The bad news - in terms of build and finish - is that the Nokia N9 body is made of plastic. The great news is that it's a unibody made of premium-quality hard plastic (polycarbonate) so we don't think too many people will mind. In fact, the N9 is one of the hottest looking smartphones weíve seen this year. A handset to be seen with, no doubt about that.
It also looks extra sturdy so dropping it wouldn't be as heartbreaking as if another handset is involved. Even more, the Nokia N9 seems to be the first handset with a non-painted body. No such thing as chipping off the paint anymore, the color of the phone is the color of the plastic it's made of. And even if you do manage to scratch it, you wonít see another color underneath.
Cleverly designed as the body might be, the Nokia N9's main attraction remains the 3.9" curved FWVGA AMOLED. If you have been keeping track, you would know that the previous generation Nokia AMOLEDs have been one of the most impressive displays in the mobile world to date.
Their only shortcoming was that they were only coming in nHD resolution, which is some way behind the marketís best. On the N9 though, it is one of the most impressive displays we have seen. The Samsung Galaxy S II might be offering a few tenths of an inch of extra surface, but this unit is perfectly able to match its image quality and even throw some extra pixels in.
And indoor image quality is by far not the only impressive part about the Nokia N9 screen. Taking it outside only solidified our belief that this display is among the finest pieces of hardware developed by Nokia.
Not only does the screen remain visible in the sun, but its colors also retain most of their punch. The anti-glare polariser that Nokia has installed on top is certainly working well as the N9 is probably the least-reflective screen we have seen.
And the impressive marks continue into usability. Not only is the Nokia N9 touchscreen large and super sensitive, it is also curved outwards to make swiping gestures all the more natural. Plus, the display underneath is basically glued to the Gorilla Glass on top, which makes it look almost as if the icons are painted on the surface of the handset when you look from an extreme angle.
Having covered the body and the display, there really aren't that many things left to comment on the Nokia N9 hardware. Nokia makes a proud point with the absence of any buttons whatsoever on the front. Let us tell you up front, there arenít that many on the sides either.
To make the transition to full-touch easier Nokia made the stripe around the display touch-sensitive too and added gesture controls that start there.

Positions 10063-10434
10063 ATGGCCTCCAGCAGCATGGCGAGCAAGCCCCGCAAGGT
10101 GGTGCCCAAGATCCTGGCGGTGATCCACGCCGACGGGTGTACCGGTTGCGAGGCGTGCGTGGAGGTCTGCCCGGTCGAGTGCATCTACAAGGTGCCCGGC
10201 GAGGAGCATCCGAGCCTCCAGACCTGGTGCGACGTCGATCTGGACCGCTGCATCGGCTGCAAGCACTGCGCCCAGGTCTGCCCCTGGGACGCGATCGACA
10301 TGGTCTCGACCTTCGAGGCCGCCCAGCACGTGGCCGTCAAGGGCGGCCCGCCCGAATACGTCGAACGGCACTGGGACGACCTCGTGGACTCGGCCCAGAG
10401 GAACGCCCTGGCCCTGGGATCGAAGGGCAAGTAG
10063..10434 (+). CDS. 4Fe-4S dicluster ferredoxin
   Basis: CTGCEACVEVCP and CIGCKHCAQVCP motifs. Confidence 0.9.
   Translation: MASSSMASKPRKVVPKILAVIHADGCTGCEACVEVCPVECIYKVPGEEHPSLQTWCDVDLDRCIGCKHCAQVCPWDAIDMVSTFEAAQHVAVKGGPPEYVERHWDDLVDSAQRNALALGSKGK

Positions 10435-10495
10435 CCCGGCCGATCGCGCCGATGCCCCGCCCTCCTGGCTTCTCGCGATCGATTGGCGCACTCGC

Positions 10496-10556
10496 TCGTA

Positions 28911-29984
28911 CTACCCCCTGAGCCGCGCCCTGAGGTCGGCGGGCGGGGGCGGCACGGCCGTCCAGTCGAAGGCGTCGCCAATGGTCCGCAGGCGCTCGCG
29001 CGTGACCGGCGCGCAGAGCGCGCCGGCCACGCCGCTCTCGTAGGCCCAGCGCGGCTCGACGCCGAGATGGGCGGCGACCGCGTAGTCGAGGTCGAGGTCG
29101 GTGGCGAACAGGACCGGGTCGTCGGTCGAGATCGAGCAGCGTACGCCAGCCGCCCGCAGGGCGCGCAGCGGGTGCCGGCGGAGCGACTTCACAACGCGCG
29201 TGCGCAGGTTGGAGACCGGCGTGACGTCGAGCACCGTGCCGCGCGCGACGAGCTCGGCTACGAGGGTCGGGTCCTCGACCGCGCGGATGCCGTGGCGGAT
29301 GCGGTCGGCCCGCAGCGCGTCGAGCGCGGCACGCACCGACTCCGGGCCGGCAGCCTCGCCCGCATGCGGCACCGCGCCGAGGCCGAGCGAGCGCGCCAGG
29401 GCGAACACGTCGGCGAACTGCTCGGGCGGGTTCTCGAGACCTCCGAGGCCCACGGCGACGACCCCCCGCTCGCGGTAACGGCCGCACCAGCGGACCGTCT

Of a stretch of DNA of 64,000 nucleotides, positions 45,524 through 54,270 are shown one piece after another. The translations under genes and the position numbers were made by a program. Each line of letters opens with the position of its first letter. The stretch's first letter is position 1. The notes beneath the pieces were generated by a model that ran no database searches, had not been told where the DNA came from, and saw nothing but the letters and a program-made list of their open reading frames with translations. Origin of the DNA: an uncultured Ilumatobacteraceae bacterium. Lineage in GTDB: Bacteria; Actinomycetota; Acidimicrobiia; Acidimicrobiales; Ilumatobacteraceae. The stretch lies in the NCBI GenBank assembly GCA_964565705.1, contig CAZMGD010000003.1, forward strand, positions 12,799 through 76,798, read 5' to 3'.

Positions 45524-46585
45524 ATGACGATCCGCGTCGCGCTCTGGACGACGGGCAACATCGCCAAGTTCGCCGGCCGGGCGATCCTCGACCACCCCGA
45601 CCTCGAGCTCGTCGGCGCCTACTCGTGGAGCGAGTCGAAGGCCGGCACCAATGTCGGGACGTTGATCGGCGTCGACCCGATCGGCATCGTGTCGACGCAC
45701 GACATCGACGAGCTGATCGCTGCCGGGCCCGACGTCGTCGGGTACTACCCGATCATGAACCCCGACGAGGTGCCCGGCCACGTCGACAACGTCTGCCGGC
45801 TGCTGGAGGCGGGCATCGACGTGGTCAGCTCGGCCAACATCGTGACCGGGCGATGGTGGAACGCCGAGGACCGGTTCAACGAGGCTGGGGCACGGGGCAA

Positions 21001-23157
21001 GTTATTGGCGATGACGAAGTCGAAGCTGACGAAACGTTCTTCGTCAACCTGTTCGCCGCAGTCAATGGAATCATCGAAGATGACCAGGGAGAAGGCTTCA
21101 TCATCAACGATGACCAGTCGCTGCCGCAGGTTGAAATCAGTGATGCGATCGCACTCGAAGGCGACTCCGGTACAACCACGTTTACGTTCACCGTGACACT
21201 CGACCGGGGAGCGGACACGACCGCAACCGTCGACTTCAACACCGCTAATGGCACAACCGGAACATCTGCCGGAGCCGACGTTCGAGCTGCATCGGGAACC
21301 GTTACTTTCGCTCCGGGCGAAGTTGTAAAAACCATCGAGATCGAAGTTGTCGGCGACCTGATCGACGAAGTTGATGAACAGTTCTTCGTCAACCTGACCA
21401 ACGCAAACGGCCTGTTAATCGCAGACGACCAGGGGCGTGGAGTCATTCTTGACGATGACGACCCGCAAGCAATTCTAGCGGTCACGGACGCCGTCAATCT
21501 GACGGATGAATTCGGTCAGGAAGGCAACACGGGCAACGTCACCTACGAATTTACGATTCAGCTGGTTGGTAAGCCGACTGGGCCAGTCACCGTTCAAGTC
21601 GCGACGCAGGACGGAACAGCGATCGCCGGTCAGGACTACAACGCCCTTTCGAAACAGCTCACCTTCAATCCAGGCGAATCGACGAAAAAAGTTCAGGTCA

The functional elements on the front are the earpiece and the proximity sensor (in the upmost part of the front panel) and the video-call camera unusually placed in the lower right corner. We will have to spend some more time with the N9 to see how if new position works better than the old one, though.
We move on to the Nokia N9 right side and the only two hardware buttons that you are going to find. You get a decently usable volume rocker and a power key. In reality, Nokia N9 could have gone without these two either as they have their on-screen alternatives (yes, even the power/screen unlock button is redundant here).
The opposite side of the Nokia N9 is completely bare, while the bottom features the loudspeaker grill. The microphone pinhole is also supposed to be at the bottom, though we couldn't spot it so it might be under the same grill as the speakerphone.
The Nokia N9 top features the 3.5mm audio jack, the microUSB standard port and the microSIM slot. This makes the Nokia N9 only the second smartphone to feature a microSIM slot after the iPhone 4. It's certainly not the most convenient solution for a number of reasons, but it will probably be slightly beneficial in the long run. The micro-sized SIM cards will probably one day become a standard and manufacturers will be able to save about 0.1 cm3 of volume for each handset. We are just not quite sure yet if it's worth it.
We complete our tour at the back of the Nokia N9, where we find the 8 megapixel camera lens and the LED flash. We found out that the full resolution of the sensor is actually 8.7 megapixels, but only up to 8MP of those could be used at a time. More on that in the software part of the preview.
So filled with good impressions of the Nokia N9 hardware, we set off exploring the more interesting part, the MeeGo 1.2 Harmattan OS. It's all a small jump away.